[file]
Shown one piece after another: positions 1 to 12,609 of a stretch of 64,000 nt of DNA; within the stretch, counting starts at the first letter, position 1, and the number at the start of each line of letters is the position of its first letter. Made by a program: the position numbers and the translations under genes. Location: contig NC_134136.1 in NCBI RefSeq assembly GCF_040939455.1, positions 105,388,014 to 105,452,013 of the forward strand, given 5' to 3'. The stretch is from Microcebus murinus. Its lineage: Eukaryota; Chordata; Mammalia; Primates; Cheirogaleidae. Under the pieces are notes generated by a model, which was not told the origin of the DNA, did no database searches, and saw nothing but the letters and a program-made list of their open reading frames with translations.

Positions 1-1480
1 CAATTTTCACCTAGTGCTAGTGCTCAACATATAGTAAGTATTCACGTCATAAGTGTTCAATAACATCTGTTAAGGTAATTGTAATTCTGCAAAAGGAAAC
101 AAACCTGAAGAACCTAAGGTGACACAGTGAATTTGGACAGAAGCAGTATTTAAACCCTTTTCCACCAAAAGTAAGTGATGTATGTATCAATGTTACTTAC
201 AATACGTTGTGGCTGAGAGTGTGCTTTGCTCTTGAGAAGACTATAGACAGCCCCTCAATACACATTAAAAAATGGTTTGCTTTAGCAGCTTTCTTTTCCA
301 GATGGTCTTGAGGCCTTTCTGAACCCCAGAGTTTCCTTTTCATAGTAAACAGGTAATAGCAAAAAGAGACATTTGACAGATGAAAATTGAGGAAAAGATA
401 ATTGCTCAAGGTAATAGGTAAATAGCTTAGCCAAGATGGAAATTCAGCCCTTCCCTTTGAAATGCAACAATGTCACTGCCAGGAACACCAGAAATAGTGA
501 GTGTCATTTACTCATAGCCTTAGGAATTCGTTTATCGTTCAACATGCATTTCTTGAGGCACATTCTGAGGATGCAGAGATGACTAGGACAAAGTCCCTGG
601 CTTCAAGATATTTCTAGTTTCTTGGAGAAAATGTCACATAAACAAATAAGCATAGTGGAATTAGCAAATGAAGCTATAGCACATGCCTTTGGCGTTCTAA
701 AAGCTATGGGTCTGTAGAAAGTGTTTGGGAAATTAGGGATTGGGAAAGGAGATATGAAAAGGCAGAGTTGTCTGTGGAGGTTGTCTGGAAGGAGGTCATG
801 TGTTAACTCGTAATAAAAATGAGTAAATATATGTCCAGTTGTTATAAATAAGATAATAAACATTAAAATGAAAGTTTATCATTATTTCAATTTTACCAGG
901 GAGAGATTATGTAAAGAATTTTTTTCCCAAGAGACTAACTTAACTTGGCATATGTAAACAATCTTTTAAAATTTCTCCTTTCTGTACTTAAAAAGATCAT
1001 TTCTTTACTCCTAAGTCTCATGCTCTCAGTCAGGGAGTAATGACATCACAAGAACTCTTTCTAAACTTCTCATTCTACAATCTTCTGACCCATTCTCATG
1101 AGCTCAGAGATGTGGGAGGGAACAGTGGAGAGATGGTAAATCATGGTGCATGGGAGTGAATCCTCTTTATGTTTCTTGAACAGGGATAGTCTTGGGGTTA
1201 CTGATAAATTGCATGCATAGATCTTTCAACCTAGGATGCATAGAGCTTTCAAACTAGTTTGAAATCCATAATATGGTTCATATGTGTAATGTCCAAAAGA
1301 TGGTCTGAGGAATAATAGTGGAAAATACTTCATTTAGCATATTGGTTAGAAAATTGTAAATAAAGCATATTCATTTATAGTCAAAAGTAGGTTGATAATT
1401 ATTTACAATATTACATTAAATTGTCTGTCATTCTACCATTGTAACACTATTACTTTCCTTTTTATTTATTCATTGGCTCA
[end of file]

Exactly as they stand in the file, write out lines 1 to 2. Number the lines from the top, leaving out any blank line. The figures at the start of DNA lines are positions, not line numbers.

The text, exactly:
Shown one piece after another: positions 1 to 12,609 of a stretch of 64,000 nt of DNA; within the stretch, counting starts at the first letter, position 1, and the number at the start of each line of letters is the position of its first letter. Made by a program: the position numbers and the translations under genes. Location: contig NC_134136.1 in NCBI RefSeq assembly GCF_040939455.1, positions 105,388,014 to 105,452,013 of the forward strand, given 5' to 3'. The stretch is from Microcebus murinus. Its lineage: Eukaryota; Chordata; Mammalia; Primates; Cheirogaleidae. Under the pieces are notes generated by a model, which was not told the origin of the DNA, did no database searches, and saw nothing but the letters and a program-made list of their open reading frames with translations.

Positions 1-1480